medical

Motorized device helps infants at risk for cerebral palsy

Motorized device helps infants at risk for cerebral palsy

This may look like how Eleven started as an infant in Stranger Things, but it's actually a device that is designed to help infants who are at risk of developing cerebral palsy. This condition covers a range of early neurological disorders that affect movement and muscle coordination and can be caused from a number of factors. Those factors include brain damage during birth, infection, and trauma.

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Kinsa Elmo smart ear thermometer tracks temps via app

Kinsa Elmo smart ear thermometer tracks temps via app

Everything is connected today from your toothbrush to your TV. It's no surprise that our thermometers are now connected as well. Kinsa has debuted a new ear thermometer that is designed to look like Elmo from Sesame Street and is called the Elmo Smart Ear Thermometer. The connected device mixes the ability to take your temperature along with the ability to track symptoms via the app.

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‘Harpoon’ device eliminates open heart surgery for mitral valve repairs

‘Harpoon’ device eliminates open heart surgery for mitral valve repairs

A new device may revolutionize the world of mitral valve repair, making it possible for surgeons to fix this particular heart problem without having to perform open heart surgery. According to researchers investigating the device, which is called ‘harpoon,’ it has shown 100-percent performance and safety for this medical purpose. Unlike open heart surgery, using the image-guided contraption is safer for the patient, less physically taxing, and requires much less recovery time. In fact, the researchers estimate someone could leave the hospital the day after a mitral valve repair is performed with Harpoon.

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Glaucoma researchers restore partial vision in blind mice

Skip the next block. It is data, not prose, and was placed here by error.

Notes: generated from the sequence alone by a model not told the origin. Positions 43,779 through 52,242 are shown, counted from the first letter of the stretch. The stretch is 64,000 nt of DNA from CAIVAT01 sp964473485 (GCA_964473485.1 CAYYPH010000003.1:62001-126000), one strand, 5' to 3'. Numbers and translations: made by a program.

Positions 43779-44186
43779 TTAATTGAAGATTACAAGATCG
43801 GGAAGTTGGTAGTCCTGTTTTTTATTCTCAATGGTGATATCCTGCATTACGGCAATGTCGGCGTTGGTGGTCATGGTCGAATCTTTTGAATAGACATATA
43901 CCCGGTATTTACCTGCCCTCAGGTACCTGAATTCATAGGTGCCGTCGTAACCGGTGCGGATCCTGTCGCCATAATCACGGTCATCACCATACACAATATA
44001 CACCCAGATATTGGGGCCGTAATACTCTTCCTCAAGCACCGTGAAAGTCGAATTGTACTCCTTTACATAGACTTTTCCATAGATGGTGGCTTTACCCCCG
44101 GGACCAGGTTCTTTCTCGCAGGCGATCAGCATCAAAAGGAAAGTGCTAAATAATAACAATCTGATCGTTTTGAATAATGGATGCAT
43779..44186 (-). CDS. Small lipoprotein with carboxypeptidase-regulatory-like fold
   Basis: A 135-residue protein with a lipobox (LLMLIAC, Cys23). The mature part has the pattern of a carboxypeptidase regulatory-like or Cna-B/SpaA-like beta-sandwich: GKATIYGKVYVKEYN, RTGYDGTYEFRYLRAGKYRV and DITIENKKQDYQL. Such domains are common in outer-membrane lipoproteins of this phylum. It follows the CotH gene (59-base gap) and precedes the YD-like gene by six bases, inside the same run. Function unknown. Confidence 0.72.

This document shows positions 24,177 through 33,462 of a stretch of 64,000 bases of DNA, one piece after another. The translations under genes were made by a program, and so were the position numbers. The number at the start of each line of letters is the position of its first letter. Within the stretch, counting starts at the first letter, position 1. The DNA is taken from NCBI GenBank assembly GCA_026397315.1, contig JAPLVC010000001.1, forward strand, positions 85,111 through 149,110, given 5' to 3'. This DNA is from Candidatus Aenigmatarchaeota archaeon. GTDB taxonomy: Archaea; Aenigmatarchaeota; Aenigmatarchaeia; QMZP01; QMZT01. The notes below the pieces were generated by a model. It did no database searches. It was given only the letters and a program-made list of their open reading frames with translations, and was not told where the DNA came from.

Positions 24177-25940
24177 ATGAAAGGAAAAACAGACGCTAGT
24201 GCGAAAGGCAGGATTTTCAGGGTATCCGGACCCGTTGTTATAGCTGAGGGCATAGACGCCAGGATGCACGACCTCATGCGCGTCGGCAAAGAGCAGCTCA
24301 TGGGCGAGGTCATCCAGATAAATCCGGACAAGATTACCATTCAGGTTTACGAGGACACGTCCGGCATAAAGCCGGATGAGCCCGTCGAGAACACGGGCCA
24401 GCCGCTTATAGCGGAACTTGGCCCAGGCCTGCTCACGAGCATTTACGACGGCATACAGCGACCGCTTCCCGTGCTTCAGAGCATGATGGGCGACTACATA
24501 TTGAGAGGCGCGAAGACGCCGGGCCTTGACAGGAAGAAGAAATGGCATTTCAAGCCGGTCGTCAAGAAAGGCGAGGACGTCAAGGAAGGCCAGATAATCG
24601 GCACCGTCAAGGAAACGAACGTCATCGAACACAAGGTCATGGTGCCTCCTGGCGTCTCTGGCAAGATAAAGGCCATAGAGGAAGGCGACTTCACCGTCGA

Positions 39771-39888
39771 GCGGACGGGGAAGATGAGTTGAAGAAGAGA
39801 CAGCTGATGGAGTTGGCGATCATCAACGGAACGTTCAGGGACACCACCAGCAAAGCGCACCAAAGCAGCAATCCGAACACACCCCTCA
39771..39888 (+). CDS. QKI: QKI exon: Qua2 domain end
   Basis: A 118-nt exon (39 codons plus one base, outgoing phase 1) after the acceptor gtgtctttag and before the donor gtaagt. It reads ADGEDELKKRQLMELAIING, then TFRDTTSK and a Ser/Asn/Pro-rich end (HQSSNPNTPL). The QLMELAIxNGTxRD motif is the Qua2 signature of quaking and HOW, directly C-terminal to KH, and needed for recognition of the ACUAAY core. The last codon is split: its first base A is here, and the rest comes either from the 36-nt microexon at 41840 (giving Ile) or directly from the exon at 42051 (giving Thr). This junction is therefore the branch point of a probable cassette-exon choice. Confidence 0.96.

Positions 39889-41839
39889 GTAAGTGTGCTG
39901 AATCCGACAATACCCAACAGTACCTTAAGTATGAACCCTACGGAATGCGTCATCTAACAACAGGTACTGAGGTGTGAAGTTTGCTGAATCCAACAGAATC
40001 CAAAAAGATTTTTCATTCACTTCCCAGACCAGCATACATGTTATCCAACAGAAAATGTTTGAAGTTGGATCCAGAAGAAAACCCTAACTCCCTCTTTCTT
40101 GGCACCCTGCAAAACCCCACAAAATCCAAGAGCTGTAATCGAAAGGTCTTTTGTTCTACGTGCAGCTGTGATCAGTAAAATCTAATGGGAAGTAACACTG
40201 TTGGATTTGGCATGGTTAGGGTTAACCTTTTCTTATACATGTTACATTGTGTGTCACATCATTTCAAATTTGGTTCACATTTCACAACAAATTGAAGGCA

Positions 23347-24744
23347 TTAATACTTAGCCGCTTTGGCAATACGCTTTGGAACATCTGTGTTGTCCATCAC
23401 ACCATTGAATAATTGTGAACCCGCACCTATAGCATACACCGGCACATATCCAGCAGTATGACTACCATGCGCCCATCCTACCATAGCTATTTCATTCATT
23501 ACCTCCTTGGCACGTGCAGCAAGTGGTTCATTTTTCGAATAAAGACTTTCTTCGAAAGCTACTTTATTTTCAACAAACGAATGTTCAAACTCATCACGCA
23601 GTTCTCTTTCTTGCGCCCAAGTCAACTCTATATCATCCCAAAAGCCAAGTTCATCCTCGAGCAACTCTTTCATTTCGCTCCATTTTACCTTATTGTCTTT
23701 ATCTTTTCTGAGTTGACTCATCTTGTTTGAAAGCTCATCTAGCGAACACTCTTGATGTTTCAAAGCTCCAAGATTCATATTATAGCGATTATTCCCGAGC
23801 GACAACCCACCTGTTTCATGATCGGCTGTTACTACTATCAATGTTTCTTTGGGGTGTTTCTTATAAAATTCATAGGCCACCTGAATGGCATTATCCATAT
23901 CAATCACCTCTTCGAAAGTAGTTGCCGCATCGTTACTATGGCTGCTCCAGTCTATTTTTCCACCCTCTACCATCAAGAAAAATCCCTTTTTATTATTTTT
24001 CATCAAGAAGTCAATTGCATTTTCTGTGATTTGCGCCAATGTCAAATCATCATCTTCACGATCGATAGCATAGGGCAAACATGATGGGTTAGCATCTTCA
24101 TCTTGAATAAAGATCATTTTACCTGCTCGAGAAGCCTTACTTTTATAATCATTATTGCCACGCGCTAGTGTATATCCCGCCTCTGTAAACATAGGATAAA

Glaucoma researchers restore partial vision in blind mice

A group of Stanford researchers may have just made significant progress in finding a way to cure or treat Glaucoma, the illness that gradually leads to blindness. In an experiment involving blind mice with a glaucoma-like condition, they managed to restore partial eyesight in the animals, the first time for such an accomplishment in mammals.

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Theranos CEO banned from running lab for 2 years by US regulators

Theranos CEO banned from running lab for 2 years by US regulators

Over the last year, blood-testing startup Theranos has fallen from its position as a rising star in Silicon Valley. The company has become the subject of several federal investigations, been accused of false advertising and unreliable test results, and found to be operating without FDA approval, all following an investigation by The Wall Street Journal eight months ago over recurring irregularities. Now Theranos founder and CEO Elizabeth Holmes has been federally banned from running a US lab for the next two years.

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Why this vast helium discovery is being called “life-saving”

Why this vast helium discovery is being called “life-saving”

You might associate helium with party balloons and squeaky voices, but the gas is a whole lot more important: that's why scientists have been so worried in recent years of a helium shortage. Vital for everything from MRI scanners through to essential nuclear energy production systems, helium's usefulness has traditionally stood at odds with its relative rarity.

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DARPA program seeks ‘rugged drugs’ that don’t expire

DARPA program seeks ‘rugged drugs’ that don’t expire